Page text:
Tax hikes is no longer a safe policy to increase public income
by Dimitris Rapidis and Alberto Paez
Greek taxpayers are exhausted. After five years of continuous tax hikes household capacity is weakening and the state receives less money year by year. The once safe policy of covering deficit with more taxes seems to have reached an end due to a number of reasons connected with recession, the decrease of spending power, unemployment, the narrowing of the taxation basis, tax evasion.
For a fifth consecutive year public income is decreasing. The overall loss since 2010 is expected to reach €8.1 billion this year whereas the household income is squeezed down to €38.4 billion. In other words, the state counts big losses thus broadening a vicious circle affecting areas like public spending, protection of lower incomes, provision of essential safety nets to most vulnerable parts of the society.
The Greek economy is not growing and therefore it is asphyxiating. More taxes and lower loans added to a stagnated market is a recipe designed to fail. Tax evasion is not efficiently addressed mostly because the institutional framework in Eurozone and the slowing down of procedures towards the banking union further impede the efforts of the current government. The previous governments and the state mechanisms did absolutely nothing since 2010 to warm up the engines and look after scandalous cases of tax evasion. The problem gets bigger when connected with public spending and the figures showing that the state has a long way to go and should further cut the cost of unproductive public organizations. Form shutting down a number of such public entities the state could save around €2 billion (see more here).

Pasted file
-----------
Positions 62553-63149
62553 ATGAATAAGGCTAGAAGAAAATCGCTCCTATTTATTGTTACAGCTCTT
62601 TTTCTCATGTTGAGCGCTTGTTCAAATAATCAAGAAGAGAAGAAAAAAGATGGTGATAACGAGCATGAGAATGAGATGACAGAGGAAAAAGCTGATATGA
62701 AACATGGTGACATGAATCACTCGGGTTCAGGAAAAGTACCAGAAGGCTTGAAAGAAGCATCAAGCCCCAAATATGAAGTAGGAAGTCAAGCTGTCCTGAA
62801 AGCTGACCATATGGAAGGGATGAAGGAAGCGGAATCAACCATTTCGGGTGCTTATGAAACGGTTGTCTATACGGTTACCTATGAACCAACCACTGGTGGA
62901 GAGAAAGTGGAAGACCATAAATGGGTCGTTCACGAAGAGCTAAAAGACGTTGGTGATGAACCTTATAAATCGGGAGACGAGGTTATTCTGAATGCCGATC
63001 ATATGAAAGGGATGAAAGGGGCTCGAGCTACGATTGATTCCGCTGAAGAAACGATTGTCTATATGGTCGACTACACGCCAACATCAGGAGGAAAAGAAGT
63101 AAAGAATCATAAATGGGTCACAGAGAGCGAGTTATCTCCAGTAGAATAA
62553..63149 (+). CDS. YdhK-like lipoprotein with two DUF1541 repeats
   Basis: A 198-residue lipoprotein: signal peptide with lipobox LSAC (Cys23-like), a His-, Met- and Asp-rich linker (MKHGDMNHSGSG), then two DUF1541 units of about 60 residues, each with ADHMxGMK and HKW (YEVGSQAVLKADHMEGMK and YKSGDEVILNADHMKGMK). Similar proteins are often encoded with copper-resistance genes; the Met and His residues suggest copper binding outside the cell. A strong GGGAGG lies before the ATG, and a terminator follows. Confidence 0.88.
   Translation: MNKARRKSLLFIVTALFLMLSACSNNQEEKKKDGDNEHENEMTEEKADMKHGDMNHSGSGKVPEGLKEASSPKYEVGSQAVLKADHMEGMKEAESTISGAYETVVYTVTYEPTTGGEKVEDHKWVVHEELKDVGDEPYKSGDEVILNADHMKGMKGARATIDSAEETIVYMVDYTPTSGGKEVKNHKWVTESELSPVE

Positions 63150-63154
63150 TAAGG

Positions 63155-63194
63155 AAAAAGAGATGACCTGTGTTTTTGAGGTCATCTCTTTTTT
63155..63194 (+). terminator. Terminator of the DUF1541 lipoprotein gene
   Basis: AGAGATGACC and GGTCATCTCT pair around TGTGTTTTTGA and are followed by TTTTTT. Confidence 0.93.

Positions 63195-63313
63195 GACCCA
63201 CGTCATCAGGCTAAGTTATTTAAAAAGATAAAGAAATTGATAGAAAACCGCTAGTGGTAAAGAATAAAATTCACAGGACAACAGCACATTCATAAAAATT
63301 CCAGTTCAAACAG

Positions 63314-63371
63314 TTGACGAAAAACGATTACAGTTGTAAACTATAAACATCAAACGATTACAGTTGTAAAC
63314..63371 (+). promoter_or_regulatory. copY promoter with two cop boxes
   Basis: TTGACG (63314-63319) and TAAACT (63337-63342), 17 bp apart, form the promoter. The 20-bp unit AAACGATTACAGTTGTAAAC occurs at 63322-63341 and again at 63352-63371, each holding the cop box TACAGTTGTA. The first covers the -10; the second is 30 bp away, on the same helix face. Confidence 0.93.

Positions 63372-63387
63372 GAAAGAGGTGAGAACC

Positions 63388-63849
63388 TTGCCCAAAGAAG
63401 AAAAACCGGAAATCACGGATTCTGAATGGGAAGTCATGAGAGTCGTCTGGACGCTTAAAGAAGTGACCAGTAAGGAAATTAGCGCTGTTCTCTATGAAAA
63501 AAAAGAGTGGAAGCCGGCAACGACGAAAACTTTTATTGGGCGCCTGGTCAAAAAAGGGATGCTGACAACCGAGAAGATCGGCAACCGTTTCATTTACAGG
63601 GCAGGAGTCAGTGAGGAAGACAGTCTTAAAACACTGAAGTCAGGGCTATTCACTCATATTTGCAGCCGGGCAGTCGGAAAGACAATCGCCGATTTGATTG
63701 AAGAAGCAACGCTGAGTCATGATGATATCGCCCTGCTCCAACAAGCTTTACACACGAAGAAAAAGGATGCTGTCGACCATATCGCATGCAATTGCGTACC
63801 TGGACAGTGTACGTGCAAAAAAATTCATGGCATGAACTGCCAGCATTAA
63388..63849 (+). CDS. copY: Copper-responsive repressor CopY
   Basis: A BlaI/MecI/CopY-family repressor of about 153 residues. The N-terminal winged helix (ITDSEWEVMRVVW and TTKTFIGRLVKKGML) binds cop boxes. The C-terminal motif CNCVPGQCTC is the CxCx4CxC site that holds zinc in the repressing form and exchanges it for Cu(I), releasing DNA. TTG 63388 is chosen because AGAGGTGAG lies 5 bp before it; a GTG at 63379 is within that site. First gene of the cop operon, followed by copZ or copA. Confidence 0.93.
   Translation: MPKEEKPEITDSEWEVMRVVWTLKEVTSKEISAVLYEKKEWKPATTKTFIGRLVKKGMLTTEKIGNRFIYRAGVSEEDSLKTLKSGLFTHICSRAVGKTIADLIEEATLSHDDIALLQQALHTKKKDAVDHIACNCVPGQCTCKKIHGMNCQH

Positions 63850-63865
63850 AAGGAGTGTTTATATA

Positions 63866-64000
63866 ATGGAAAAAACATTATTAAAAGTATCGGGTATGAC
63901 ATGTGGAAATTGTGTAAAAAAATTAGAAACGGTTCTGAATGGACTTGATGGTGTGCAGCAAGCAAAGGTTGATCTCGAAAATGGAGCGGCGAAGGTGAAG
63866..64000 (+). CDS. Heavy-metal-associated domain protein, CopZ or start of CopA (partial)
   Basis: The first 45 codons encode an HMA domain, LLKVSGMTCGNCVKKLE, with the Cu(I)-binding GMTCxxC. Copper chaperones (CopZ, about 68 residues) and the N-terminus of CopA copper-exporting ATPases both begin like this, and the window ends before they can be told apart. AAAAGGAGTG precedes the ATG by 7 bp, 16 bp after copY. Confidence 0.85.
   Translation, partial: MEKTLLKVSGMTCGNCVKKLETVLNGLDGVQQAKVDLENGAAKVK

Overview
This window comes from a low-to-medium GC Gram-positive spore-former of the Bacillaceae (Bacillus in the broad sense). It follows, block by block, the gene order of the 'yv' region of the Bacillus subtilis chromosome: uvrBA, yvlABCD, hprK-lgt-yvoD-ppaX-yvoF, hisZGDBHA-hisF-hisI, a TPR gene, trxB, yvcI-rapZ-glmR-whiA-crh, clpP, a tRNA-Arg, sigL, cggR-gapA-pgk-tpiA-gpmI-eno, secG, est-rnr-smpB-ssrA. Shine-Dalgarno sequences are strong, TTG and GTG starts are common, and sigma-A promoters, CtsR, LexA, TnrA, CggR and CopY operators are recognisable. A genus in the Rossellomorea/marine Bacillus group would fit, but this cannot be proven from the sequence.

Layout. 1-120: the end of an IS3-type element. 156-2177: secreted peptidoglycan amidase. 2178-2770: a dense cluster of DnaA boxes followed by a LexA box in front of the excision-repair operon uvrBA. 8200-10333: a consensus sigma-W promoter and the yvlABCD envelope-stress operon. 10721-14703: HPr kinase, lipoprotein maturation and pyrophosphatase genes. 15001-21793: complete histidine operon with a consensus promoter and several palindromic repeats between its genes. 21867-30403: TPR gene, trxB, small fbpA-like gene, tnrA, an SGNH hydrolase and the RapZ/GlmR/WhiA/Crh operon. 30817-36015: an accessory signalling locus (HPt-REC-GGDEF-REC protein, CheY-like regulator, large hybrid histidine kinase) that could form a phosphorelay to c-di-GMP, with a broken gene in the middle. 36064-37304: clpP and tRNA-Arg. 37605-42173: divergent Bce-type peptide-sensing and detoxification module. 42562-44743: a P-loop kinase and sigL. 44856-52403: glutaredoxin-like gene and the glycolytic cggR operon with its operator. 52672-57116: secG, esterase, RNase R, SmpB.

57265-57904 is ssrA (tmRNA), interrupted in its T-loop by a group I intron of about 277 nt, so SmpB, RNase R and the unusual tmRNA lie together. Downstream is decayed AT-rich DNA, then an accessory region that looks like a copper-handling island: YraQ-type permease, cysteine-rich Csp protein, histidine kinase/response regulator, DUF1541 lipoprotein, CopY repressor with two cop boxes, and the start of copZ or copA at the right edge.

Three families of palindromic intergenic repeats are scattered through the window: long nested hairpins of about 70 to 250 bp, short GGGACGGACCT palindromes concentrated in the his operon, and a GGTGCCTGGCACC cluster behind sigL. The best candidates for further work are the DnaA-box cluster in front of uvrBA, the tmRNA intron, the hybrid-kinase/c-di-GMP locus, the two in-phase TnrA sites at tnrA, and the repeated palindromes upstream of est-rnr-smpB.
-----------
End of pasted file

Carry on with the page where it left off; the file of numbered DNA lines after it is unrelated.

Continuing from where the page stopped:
The Greek government is faced with three big challenges towards preparing the annual budget draft: a. the resolution of non-performing loans on primary residencies; b. the recapitalization of the systemic banks; c. the pension reform. During the last couple of weeks (and for the next two) high-ranked EU officials have visited and will be visiting Athens to exert pressure on the implementation of the program. PM Tsipras has a difficult and demanding puzzle to solve.
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Dimitris Rapidis is Director at Bridging Europe. Alberto Paez is Policy Analyst at Bridging Europe.
November 4, 2015